CGTools simulates lipid bilayer membranes with a systematic solvent-free coarse-grained model. The source code can be downloaded here.

Related Information: Please find other related code and software in our Source Code Library.

Basic Description Installation Quick Start Code Structure Tests & Examples References Contact

License Information: CGTools is a free software; you can redistribute it and/or modify it under the terms of the Creative Commons Non-Commercial License 3.0.

System Requirements: (1) Script language: tcl 8.4 or higher; (2) OS: Linux, Unix, Mac OS X (tested); and (3) Additional software: ESPResSo and VMD.

Installation

Written in Tcl, thus nothing need to be compiled. Untar the archive in any directory. Set the CGTOOLS_DIR environment variable to your shell, setting it to its installation path. For example, under bash, if extracting the archive in the HOME directory, one should add to ‘~/.bashrc’:

export CGTOOLS_DIR=~/cgtools/"

where the executable cgtoolsmain.tcl is located inside $CGTOOLS_DIR. Don’t forget to add this folder to your $PATH as well, and source your bash.

  • In order for cgtools to be used whithin ESPResSo:
    Open your espresso configuration file ‘~/.espressorc’ (create a new one if necessary) and add the following two lines:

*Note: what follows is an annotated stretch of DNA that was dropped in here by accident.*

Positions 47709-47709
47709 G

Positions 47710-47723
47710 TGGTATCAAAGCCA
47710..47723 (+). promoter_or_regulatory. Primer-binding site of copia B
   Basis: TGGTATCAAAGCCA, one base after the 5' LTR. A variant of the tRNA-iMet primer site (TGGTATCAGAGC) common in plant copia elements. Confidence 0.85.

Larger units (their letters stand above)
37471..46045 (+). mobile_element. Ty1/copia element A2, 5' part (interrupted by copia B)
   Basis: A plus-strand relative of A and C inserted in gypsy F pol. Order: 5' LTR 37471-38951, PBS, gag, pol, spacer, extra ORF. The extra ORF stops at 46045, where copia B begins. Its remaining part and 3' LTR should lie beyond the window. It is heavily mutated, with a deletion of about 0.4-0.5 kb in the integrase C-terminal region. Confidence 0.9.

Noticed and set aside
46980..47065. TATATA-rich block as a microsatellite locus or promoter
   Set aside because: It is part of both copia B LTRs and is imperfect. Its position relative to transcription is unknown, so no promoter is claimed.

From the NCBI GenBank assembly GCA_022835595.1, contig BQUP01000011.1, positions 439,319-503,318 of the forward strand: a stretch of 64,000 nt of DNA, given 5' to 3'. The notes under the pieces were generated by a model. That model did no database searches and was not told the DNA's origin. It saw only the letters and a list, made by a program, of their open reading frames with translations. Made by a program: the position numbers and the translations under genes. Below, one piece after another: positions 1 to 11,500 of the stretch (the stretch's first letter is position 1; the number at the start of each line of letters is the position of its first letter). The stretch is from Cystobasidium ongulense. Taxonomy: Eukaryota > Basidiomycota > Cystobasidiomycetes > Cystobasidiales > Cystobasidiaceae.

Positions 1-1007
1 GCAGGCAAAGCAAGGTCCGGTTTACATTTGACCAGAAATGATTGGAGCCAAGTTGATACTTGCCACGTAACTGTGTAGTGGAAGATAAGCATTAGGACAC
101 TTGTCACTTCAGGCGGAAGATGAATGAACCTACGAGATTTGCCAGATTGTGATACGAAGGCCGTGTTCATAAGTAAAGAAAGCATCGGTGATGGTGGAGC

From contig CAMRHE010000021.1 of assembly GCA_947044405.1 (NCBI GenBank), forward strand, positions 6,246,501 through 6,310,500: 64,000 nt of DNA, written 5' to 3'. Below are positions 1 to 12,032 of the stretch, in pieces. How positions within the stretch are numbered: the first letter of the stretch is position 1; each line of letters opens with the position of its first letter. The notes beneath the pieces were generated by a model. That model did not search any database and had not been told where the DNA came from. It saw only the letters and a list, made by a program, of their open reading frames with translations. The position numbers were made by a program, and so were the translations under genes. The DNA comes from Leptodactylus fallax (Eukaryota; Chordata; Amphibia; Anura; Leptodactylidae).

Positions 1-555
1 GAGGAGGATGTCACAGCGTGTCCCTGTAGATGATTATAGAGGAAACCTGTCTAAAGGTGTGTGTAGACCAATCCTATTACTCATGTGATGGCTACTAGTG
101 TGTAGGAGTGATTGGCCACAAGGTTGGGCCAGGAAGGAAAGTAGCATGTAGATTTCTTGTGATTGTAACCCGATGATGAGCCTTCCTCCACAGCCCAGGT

lappend auto_path "$env(CGTOOLS_DIR)/srcmembrane/"
    source $env(ESPRESSO_SCRIPTS)/parallel_tempering.tcl

Also, for the force field to work properly, you should copy the ‘myconfig.h’ file included in the home directory of cgtools to the home directory of ESPResSo. This will activate all (or almost all!) the necessary features of ESPResSo to run the simulations properly.

  • In order to use the ‘loadseries’ command in VMD, you must source a file to your ~/.vmdrc. To do so, copy the file ‘vmd_plg.tcl’ located in the ‘vmd_plugin/’ directory wherever you want. Then append (or create) the init file ~/.vmdrc by using
    source [VMD_PLUGIN_DIRECTORY]/vmd_plg.tcl

where you should replace […] by the directory you chose for the ‘vmd_plg.tcl’ file.

  • Set path for executable ESPResSo file and scripts: For example, if installing ESPResSo in the HOME directory, and the executable file “Espresso_bin” is in the folder of “$HOME/Espresso/obj-Core-pc-linux”, one should add to ‘~/.bashrc’:
    export PATH=$HOME/Espresso/obj-Core-pc-linux/:$PATH
    export ESPRESSO_SCRIPTS=~/Espresso/scripts"

Quick Start

cgtools will *not* run unless a configuration file is specified in argument. The main script should be parsed inside Espresso:

   > Espresso cgtoolsmain.tcl  
	      [-new]
	      [-replica [-connect HOST]]
	      [-annealing]
	      [-annealfast]

where the brackets represent optional choices.

   '-new' starts a new computation by deleting the existing folder if there is any, without this choice, the simulation will resume from the last checkpoint.

   '-replica' starts a parallel tempering simulation host. The different simulation temperatures are parameterized in the CONFIG_FILE. 

   '-connect HOST' argument is required for slaves to connect to the host.

   '-annealing' starts an annealing simulation.

   '-annealfast' starts a fast annealing process, afterwards equilibrium the system at the end temperature.